WASHINGTON - Two months into her job as U.S. Secretary of State, Condoleezza Rice yesterday tried to quash speculation that she has her eye on a bigger prize, vigorously insisting she has no intention of running for U.S. president in 2008.
Ms. Rice, who has become a darling of the Republican Party since starting her new job in January, told ABC television's This Week she is happy with her assignment as America's ambassador to the world -- despite Internet campaigns by "Condistas" pushing for her candidacy.
"I don't know how many ways to say 'no,' so let me just say it. I don't have any desire to run for president. I don't intend to. I won't do it," she told ABC in one of several TV appearance yesterday.
"I won't. How's that? Is that categorical enough?" she said one day before jetting off on her latest trip, a week-long tour of Asia that is to include stops in India, China and Japan.
Her disavowals were unlikely, however, to completely beat back speculation that she might seek to succeed her boss, Republican President George W. Bush, and make history by becoming both the first African American and first woman to run the White House, given the strength of the "draft Condi" movement.
It is still more than three years until the next presidential election, but the talk is already whether Ms. Rice could become the first woman to rule the White House, and whether her Democratic opponent might be U.S. Senator and former first lady Hillary Clinton.
Several Web sites and blogs are promoting a White House bid by Ms. Rice, including www.americansforrice.com and the Web site www.Rice2008.com, "dedicated to generating excitement about the possibility of a run for the presidency by Dr. Condoleezza Rice -- and persuading her to run!" the Web site says.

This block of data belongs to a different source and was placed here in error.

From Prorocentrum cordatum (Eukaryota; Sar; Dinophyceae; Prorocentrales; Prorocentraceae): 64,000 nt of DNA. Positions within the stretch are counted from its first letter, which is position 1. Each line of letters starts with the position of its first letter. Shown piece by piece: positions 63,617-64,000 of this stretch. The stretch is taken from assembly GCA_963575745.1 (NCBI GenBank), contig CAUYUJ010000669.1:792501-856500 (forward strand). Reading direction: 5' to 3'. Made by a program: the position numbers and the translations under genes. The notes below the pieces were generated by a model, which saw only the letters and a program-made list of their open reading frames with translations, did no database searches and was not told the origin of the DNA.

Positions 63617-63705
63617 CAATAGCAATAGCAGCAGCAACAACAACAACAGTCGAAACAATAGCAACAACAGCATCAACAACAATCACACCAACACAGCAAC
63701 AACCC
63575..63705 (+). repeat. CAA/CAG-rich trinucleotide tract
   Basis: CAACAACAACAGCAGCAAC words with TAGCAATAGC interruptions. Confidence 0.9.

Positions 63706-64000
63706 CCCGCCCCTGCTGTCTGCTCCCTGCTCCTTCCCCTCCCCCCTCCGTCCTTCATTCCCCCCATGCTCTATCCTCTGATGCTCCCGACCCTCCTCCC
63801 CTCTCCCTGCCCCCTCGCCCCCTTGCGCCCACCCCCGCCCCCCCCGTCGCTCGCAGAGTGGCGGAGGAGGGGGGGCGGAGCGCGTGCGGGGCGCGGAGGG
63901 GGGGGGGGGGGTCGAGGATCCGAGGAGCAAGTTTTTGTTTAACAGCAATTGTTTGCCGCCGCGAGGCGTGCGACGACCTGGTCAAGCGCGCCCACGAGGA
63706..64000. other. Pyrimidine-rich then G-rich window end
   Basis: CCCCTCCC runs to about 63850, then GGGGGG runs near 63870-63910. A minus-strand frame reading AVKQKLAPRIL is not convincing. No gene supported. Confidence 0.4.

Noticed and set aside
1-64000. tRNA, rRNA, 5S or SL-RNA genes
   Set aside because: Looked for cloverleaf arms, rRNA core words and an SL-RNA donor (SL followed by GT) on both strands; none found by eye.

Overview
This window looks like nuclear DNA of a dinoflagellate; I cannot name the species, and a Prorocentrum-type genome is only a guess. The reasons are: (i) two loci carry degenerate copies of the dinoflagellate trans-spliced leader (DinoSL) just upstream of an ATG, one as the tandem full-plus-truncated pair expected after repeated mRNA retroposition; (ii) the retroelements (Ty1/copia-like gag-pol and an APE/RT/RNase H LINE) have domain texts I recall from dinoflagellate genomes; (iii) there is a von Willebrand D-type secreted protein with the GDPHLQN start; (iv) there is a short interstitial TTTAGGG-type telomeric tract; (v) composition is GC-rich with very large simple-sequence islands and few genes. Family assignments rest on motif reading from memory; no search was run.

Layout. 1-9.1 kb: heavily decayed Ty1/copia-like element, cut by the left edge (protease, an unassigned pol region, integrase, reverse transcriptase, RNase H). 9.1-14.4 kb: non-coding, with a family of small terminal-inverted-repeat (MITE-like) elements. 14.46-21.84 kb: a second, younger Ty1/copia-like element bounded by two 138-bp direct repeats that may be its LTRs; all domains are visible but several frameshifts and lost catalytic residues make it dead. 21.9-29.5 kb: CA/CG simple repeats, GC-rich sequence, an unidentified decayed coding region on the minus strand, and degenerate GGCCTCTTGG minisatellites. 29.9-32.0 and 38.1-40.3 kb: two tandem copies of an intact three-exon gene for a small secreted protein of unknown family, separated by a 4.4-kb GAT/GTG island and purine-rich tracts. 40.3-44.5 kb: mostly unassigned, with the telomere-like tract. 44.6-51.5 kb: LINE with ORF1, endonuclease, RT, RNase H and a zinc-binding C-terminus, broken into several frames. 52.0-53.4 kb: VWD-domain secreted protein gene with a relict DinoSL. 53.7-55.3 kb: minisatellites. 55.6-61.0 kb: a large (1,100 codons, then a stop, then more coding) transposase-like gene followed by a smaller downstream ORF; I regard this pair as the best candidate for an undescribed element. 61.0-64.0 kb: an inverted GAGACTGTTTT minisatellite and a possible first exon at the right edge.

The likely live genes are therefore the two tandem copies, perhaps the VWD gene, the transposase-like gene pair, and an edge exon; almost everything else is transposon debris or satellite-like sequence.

Meanwhile, among opposition Democrats, Mrs. Clinton has completely dominated the shortlist of potential contenders for the presidency.
"I think she'd be incredibly difficult to beat," Senator Joe Biden told U.S. television of Ms. Clinton last month.
"I think she is likely to be the nominee. She'd be the toughest person. And I think Hillary Clinton is able to be elected president of the United States," said the veteran Democratic lawmaker.
Mrs. Clinton and Ms. Rice finished one and two in a recent poll by Hearst Newspapers of women who respondents thought should run for president.
Neither of the two major U.S. political parties has ever fielded a female presidential candidate. But some pundits say no previous woman contender has had the combination of brains, star power and political savvy of Mrs. Clinton or Ms. Rice.
Mrs. Clinton will have to fight for her Senate seat representing New York again next year. But her job approval rating has increased to 69% from 58% in October, 2002, according to a New York Times poll last month.
She has begun to tailor her political message, peppering statements with talk of morality, sexual abstinence and her religious faith. She has made sizeable inroads even with conservative male voters in her state who were once entrenched opponents.
Mrs. Clinton had never held political office before winning her Senate seat in 2000. She has since become a star player there.
Ms. Rice has never held elected office either, but her backers insist that a woman with her credentials does not need to.